MI6 secrets revealed in first official history
Spies, gadgets, disguises, sabotage and murder are all the mainstays of spy fiction. But the truth behind the fiction has now been revealed in a new history of the early years of MI6.
The job of a secret service is to steal other people's secrets and protect its own. But the British Secret Intelligence Service, known as MI6, has come clean about its early years.
It took the unusual step of opening up its secret archive to a historian, Professor Keith Jeffery of Queen's University in Belfast.
After burrowing through the files, he produced an 800 page account which was published on Tuesday.
"[I] was like a child in a sweet shop, a cornucopia. [It was] an extraordinary Aladdin's cave of historical materials," Prof Jeffery told the BBC.
The history recounts how MI6 was founded in 1909 to collect secrets on the build-up of the Germany Navy.
After 1917 it found itself increasingly focusing on the threat from communism, an opponent it watched so closely that it was slow to understand the threat posed by Nazism in Germany in the 1930s.
MI6 also had a bad start to World War II before it began running more successful operations.
Prof Jeffery was provided access to all surviving files.
However there were limits to what he could publish. In particular he was prevented from revealing the identity of the agents who spied for MI6, often betraying their own country in the process.
"When you hire someone, you say 'Your name is safe with us in perpetuity'," he explained.
Code names are frequently used, but one or two stories were excluded because it would have been too easy to identify the agent. Professor Jeffery said this did not affect the overall narrative.
The history provides insights into the battles for survival that MI6 faced inside government with other departments which were constantly seeking to take control or make the case that a service was not needed.
And there is one section of the book the current chief of MI6, Sir John Sawers, might wish to read carefully.
His predecessors, especially after World War I, had to fight against swingeing budget cuts from the Treasury.
But it is the story of the individual officers and agents and their operations which are most revealing.
One story revolves around a glamorous 22-year-old woman code named Ecclesiastic.
The mistress of a German intelligence officer based in Lisbon during World War II, she used the relationship to pass on false information which included misleading claims over the damage German bombs were inflicting on London.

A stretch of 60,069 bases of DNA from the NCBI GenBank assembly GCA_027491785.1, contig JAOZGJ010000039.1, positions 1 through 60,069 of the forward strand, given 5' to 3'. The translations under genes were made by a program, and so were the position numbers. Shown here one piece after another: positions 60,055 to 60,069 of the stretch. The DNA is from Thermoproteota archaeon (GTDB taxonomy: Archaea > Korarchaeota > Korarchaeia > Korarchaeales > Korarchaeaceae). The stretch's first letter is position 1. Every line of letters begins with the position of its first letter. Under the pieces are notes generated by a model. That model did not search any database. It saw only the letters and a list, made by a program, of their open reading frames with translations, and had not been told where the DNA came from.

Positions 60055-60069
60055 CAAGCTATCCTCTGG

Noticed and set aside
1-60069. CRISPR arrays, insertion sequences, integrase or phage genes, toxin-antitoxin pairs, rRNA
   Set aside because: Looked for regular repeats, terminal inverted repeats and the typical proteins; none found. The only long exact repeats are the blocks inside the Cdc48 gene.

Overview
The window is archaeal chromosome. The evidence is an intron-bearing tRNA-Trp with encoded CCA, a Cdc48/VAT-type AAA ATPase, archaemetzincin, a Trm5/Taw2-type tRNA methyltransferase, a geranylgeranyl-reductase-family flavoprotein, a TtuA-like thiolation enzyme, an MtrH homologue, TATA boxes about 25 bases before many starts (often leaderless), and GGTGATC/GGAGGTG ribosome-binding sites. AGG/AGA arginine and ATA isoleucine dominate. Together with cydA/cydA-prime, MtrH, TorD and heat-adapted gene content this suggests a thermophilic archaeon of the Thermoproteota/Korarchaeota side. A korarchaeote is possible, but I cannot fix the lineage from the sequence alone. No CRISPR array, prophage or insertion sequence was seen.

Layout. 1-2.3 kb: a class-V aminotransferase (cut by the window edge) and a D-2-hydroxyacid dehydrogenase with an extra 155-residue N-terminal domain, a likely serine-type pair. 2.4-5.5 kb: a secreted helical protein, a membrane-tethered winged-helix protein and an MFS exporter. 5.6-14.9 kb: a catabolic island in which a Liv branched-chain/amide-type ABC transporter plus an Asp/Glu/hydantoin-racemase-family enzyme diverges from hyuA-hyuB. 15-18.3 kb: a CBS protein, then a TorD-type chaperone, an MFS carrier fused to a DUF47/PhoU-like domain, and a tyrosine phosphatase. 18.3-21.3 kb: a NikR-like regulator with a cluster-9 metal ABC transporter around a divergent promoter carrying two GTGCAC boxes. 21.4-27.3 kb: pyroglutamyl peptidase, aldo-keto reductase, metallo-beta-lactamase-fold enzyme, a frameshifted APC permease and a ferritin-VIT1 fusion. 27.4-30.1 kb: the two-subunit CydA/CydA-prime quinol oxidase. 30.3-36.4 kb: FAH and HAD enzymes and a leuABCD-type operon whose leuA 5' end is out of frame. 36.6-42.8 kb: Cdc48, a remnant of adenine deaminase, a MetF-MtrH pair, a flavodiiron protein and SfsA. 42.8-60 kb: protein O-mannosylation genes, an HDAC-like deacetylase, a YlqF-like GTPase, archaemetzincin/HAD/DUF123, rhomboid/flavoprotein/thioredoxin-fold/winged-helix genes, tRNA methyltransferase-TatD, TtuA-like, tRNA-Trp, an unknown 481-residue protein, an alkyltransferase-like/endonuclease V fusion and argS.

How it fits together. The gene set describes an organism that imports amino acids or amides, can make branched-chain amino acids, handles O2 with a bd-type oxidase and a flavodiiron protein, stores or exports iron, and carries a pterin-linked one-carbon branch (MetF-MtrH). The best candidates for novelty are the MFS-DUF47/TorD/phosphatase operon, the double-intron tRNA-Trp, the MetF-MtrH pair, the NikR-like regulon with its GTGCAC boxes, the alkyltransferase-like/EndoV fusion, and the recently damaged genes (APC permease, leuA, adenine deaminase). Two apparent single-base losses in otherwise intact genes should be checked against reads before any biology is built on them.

Piccadilly Circus and Leicester Square had been totally destroyed, they were told. The intention was to leave the Germans unsure about how successful the targeting of their V rockets was proving, so as to misdirect future attacks.
The agent's case was handled by MI6 officer Klop Ustinov, father of the actor Peter Ustinov.
Mr Ustinov wrote that she clearly enjoyed "the game of mobilizing her ample female resources against normal male instincts".
Some files had been destroyed but Prof Jeffery says he was reassured to find that some had survived which painted MI6 in a less positive light.
There is a detailed account of the disaster at Venlo in 1939 at the beginning of World War II when German agents lured their British counterparts into a trap at the Dutch border town.
The British agents thought they were there to meet Nazi officers willing to betray Hitler but instead were captured and taken into Germany. There they were forced to expose many of MI6's secrets.
"The damage from the affair was very great," writes Prof Jeffery. "The service's reputation inevitably suffered and the Germans made tremendous propaganda capital out of it."
There is also the story of the aptly titled Operation Embarrass, aimed at blowing up ships in port preparing to take Jewish refugees to Palestine just after World War II.
Britain was still ruling Palestine and politicians ordered MI6 to stop the flow of refugees. A handful of ships were attacked in Italian ports in 1947 and 1948 but the teams were told to make sure there were no personnel on board at the time.
There are also the stories of gadgets and concealment devices, although the technical sophistication was barely a match for those used by James Bond.
Disguise also plays its part. One rather unfortunate picture reveals exactly what one officer, who was working undercover as a journalist for the Times, looked like, when he was arrested in Madrid wearing women's clothing in 1941.
He claimed "he was taking the feminine garments to a lady in Gibraltar and thought he would try them on for a prank".
And Wilfred "Biffy" Dunderdale, a rather suave character who ran the MI6 station in Paris, is revealed to be one of the inspirations for James Bond.
Mr Dunderdale was a friend of Ian Fleming - the author of the Bond novels.
The issue of a "licence to kill" also arose.
There were debates over whether or not to target individuals for assassination around D-Day. In the end the decision was made not to assassinate, because it might be counterproductive.
However one agent who had been sent into occupied France and turned out to be working for the other side was killed.
The book ends abruptly in 1949 just as the Cold War was taking shape. It was also the moment just before MI6 realised it had a traitor in its midst.
One of its most senior officers, Kim Philby, was busy passing every secret he could lay his hands on to the KGB.
Some secrets, it seems, will have to remain hidden for the moment.